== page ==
Is proper acceleration even defined in classical physics/introductory physics before relativity?
Proper acceleration is just the acceleration measured by an accelerometer. It is perfectly compatible with Newtonian physics.

Mentor
Aren't all kinematic quantities measured w.r.t a reference frame?
No.

I don't understand why the acceleration can be invariant. Aren't all kinematic quantities measured w.r.t a reference frame? Then the magnitude of the acceleration should also be relative to some frame?
Proper acceleration can be thought of as relative to a local free falling frame. But this boils down to what an accelerometer measures, so you don't need to introduce that frame.

Mentor
Is proper acceleration even defined in classical physics/introductory physics before relativity?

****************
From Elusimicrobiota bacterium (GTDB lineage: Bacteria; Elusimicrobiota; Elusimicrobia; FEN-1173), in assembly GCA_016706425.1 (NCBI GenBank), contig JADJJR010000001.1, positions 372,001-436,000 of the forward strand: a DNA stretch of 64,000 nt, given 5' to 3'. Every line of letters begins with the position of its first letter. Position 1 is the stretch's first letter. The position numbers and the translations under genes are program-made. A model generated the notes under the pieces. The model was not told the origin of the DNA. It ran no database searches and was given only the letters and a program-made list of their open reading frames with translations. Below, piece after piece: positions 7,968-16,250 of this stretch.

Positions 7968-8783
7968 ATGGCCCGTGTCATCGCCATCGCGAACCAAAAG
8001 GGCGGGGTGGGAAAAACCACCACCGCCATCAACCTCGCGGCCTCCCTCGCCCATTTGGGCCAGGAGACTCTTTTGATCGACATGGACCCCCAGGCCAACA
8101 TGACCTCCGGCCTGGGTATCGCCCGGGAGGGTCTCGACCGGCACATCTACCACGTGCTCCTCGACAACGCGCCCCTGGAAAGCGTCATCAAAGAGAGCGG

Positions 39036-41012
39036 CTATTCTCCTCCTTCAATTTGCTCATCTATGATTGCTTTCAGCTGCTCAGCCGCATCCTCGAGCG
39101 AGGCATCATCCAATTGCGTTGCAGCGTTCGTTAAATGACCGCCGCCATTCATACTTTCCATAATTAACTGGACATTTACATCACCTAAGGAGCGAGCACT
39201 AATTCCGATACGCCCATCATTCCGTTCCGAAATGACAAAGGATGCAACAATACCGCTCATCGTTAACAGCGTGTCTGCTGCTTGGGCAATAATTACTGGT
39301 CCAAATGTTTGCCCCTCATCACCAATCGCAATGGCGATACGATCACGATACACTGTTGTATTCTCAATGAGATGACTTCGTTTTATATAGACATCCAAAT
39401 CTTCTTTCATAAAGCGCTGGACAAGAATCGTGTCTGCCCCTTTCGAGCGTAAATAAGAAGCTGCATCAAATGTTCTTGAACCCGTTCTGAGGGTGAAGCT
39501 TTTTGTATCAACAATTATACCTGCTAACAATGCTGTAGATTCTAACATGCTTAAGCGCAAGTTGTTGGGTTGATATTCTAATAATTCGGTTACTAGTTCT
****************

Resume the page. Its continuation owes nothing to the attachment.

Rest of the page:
Yes. It’s essential to understanding what’s going on with centripetal and centrifugal forces when you’re swinging a weight on a string in a circle, for example.

Introductory physics texts often simplify things by choosing coordinates in which the frame-dependent coordinate acceleration (which is “relative”) happens to be equal to the proper acceleration. This simplification is one of the things that you’ll unlearn when you come to a more complete treatment of the subject.

Yes. It’s essential to understanding what’s going on with centripetal and centrifugal forces when you’re swinging a weight on a string in a circle.